SEP 04, 2023 11:30 AM PDT

Do Genetic Differences in Lyme Pathogens Explain Symptom Diversity?

WRITTEN BY: Carmen Leitch

According to the Centers for Disease Control and Prevention (CDC), Lyme disease is the most common illness in the United States that is transmitted by a vector, which are ticks in this case. Although a bull's eye rash around the site of infection is a common hallmark of the disease, the rash does not always appear. Symptoms can also vary from one person to another. The illness tends to manifest at first with nonspecific symptoms like chills, headache, fatigue, fever, and muscle and joint pain. If the disease is untreated, other problems can emerge like severe pain or stiffness, swelling in the eyelids, more skin rashes, or numbness or weakness in the hands of feet. Arthritis or vision problems may develop in the third stage of the disease. The stages can also overlap.

Image credit: Pixabay

Now researchers have gained some insight into why Lyme disease can lead to different problems in different people. They sequenced the genomes of pathogenic bacteria that cause Lyme, Borrelia burgdorferi, which had been isolated from almost 300 patients. Reporting in PLOS Pathogens, this work suggested that different strains of Borrelia burgdorferi may be causing the differences in symptoms.

After sequencing the genomes of the different bacterial isolates, the investigators linked each genome with the symptoms that the infected patient experienced. The team connected different symptoms with different genomes.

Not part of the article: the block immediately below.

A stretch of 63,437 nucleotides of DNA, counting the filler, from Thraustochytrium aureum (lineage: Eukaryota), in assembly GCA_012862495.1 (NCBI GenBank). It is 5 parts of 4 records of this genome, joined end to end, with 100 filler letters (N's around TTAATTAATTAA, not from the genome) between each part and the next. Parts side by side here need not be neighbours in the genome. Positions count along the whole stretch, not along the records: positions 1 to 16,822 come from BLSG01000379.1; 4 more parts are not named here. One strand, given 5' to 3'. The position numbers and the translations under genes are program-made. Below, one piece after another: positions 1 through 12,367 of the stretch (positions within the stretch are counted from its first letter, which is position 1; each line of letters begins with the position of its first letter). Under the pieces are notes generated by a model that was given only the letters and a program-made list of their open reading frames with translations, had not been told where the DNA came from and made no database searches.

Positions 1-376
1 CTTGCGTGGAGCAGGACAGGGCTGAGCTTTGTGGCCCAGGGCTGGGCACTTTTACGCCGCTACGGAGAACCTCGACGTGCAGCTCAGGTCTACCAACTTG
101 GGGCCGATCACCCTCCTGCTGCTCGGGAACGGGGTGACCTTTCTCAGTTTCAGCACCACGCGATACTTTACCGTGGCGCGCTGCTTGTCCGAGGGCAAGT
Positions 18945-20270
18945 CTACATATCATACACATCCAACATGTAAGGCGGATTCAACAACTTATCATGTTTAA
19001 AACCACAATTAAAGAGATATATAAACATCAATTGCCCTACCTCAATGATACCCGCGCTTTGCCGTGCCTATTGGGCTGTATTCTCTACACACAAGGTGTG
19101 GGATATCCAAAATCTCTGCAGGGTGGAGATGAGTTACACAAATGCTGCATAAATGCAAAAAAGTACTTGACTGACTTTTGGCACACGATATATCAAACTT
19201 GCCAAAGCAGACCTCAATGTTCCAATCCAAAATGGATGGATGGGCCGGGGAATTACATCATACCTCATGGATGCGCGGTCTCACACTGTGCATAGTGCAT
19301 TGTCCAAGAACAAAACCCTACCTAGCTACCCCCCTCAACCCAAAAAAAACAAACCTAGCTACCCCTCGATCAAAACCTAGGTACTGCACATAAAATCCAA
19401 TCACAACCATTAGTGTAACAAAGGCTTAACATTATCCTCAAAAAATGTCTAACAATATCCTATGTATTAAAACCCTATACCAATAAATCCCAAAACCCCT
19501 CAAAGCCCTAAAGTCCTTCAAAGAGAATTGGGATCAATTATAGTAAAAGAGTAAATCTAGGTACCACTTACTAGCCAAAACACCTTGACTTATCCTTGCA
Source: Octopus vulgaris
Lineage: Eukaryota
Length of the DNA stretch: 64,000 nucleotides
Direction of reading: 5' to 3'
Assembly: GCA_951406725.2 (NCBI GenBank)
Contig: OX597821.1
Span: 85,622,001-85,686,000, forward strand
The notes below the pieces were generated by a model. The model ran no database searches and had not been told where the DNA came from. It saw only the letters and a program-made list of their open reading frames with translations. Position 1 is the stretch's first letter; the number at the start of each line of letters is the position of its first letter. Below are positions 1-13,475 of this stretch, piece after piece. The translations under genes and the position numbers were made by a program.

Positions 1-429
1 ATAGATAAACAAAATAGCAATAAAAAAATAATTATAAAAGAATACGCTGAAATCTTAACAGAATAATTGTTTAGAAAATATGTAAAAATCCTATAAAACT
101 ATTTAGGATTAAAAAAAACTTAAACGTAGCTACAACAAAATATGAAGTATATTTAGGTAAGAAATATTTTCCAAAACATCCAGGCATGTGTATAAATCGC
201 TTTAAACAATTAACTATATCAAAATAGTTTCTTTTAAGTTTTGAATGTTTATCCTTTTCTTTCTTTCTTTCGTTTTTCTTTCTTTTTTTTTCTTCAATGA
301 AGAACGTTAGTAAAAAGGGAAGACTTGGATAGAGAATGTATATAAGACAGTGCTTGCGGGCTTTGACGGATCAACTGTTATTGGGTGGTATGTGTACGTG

This work revealed genetic changes that appear more frequently in bacteria that lead to more severe infections. There were also changes in bacterial proteins that are generated by various strains of  B. burgdorferi. These differences were found to be more common in proteins on the surfaces of bacteria that were able to migrate to new parts of their human host. Cases of Lyme disease that are more severe have been associated with bacteria that are able to migrate through the human host. These mobile microbes are able to use the bloodstream to enter the nervous system and joints and cause more health problems.

The investigators are hopeful that this study will open up new avenues in our understanding of Lyme disease and how to treat these infections, which can persist in some people for years.

Sources: CDC, PLOS Pathogens

About the Author
Bachelor's (BA/BS/Other)
Experienced research scientist and technical expert with authorships on over 30 peer-reviewed publications, traveler to over 70 countries, published photographer and internationally-exhibited painter, volunteer trained in disaster-response, CPR and DV counseling.
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